The author of "Body Positivity Is Great And All But Not When It's Ignoring Health Concerns" mentions that we have to stop associating skinny with healthy. I completely agree, but I also believe we have to stop associating fat with unhealthy. As aforementioned, a person can be fat while also being healthy. Advocates of the movement are not normalizing obesity! No one is normalizing obesity! We are simply trying to teach young women, and even older women, that it is OK to love your body even if society tells you you shouldn't.

Now let's move on to fat-shaming. Fat-shaming is defined as the action or practice of humiliating someone judged to be fat or overweight by making mocking or critical comments about their size. In my opinion, "Body Positivity Is Great And All But Not When It's Ignoring Health Concerns" is doing just that. By assuming that all fat people are unhealthy, or don't exercise, she is making critical comments about people's size. As she mentions in her article, "...let’s leave it to the doctors and medical professionals to criticize." How does she expect us to believe that loving yourself will lead to loving others when she's telling us that we shouldn't love our bodies after a certain weight?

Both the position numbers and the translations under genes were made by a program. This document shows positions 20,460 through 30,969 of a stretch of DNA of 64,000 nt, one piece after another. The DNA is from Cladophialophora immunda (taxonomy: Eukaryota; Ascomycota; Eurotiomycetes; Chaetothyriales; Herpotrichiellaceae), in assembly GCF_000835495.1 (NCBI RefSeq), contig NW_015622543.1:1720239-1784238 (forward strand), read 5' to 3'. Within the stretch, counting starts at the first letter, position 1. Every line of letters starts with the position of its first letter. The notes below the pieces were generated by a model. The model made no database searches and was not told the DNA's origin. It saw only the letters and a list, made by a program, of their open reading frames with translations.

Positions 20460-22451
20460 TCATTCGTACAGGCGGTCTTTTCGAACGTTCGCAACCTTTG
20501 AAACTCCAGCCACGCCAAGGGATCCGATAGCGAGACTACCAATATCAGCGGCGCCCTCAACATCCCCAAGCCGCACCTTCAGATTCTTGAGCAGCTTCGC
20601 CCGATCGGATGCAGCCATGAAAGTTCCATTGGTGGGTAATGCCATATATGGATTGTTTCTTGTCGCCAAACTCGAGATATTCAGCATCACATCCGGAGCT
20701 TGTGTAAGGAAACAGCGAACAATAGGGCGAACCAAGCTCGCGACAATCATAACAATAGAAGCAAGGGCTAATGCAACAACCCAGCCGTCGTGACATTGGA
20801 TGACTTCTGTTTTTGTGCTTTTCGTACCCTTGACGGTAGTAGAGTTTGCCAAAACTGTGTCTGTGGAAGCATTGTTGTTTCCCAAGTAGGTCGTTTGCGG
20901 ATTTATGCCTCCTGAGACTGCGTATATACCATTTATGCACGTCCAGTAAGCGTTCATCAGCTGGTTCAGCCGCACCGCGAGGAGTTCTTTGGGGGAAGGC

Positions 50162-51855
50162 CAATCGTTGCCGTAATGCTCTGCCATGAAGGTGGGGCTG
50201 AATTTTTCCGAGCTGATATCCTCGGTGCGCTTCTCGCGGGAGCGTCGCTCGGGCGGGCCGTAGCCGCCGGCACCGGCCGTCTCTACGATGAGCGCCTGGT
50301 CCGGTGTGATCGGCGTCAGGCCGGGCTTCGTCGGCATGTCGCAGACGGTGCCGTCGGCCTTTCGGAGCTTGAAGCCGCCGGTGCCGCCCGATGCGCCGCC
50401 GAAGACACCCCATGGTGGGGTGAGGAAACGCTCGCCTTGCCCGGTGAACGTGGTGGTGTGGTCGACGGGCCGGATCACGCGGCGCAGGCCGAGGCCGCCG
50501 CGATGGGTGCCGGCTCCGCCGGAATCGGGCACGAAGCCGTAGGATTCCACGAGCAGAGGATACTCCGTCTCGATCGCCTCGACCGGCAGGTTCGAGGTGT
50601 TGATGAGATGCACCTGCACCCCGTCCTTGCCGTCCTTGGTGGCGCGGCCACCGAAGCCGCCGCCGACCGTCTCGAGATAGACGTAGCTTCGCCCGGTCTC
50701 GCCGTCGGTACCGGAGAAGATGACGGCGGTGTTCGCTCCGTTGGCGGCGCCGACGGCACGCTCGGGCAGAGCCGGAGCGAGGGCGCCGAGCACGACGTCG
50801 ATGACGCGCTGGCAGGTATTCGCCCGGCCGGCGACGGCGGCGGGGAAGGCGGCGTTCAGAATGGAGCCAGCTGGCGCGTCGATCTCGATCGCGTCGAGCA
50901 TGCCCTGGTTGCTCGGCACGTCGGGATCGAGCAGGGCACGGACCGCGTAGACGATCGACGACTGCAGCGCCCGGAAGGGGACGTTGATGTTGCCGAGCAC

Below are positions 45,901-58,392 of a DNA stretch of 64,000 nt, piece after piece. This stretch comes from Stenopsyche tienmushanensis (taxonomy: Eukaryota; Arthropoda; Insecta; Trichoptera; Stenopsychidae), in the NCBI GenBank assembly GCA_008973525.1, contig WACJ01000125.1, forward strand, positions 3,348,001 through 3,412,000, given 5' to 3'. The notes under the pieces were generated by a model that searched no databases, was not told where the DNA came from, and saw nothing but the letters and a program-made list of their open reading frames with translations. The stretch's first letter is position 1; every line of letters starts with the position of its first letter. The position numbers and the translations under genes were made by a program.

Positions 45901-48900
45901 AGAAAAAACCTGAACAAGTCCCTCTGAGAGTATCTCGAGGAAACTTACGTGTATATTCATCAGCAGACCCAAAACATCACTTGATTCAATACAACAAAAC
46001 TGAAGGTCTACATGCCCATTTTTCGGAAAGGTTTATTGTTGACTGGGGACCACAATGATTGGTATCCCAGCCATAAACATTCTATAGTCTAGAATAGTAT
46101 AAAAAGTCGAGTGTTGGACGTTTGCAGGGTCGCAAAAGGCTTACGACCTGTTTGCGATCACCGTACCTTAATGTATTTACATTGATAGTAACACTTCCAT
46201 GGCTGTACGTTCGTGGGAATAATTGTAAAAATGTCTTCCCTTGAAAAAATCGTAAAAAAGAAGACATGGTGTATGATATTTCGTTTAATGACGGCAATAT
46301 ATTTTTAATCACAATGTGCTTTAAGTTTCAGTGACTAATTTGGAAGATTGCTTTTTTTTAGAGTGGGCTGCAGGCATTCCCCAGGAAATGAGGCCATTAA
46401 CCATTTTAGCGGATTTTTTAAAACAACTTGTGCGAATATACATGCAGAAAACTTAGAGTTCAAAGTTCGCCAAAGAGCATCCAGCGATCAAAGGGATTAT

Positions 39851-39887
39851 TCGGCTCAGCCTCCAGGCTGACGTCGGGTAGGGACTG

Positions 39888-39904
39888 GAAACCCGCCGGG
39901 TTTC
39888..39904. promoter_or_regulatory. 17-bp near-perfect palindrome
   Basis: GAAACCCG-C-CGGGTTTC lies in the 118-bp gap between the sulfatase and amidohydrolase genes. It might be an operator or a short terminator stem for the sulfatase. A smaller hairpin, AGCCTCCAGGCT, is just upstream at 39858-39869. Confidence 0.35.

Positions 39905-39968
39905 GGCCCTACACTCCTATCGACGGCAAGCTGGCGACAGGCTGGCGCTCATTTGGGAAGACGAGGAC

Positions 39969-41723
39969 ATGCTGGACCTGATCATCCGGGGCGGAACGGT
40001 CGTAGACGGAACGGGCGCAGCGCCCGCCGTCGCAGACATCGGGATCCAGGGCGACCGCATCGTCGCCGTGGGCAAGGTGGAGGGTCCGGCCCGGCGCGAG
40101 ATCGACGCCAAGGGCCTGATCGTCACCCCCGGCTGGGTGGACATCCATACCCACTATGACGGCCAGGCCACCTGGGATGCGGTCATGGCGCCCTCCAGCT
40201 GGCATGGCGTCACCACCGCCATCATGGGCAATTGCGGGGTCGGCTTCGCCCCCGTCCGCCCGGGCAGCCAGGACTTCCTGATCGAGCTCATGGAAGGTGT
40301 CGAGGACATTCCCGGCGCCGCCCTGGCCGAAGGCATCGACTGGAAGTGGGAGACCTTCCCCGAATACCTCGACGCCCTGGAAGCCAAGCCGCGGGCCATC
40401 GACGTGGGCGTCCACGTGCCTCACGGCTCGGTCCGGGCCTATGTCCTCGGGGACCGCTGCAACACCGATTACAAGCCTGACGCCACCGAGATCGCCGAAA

Being fit has different connotations depending on who you ask. So, how can we ever really know what defines being fit? Is it climbing five flights of stairs without being short of breath or running a marathon in record time? Without some type medical degree and an extensive health history how can you know who is or isn't fit? Thanks to modern medicine and regular health exams, people know what they need to work on to improve their own health.

She also mentions that "...confidence and this self-love talk [are] going to people's heads." I absolutely agree. A study conducted at Florida State University has recently shown that seeing plus-size women represented in the fashion industry has lead to an increase in women's overall mental health. When shown thin models women were more likely to compare their own bodies to those of the models, which ultimately lead to worse psychological health and less body satisfaction. However, when shown plus-size models, the participants said they felt better about their own bodies. Unhealthily skinny models often lead young women to develop horrible self-images which can spiral into eating disorders. However, when we show young women that it is okay to love the skin you're in, we show them the true definition of self-acceptance and self-love.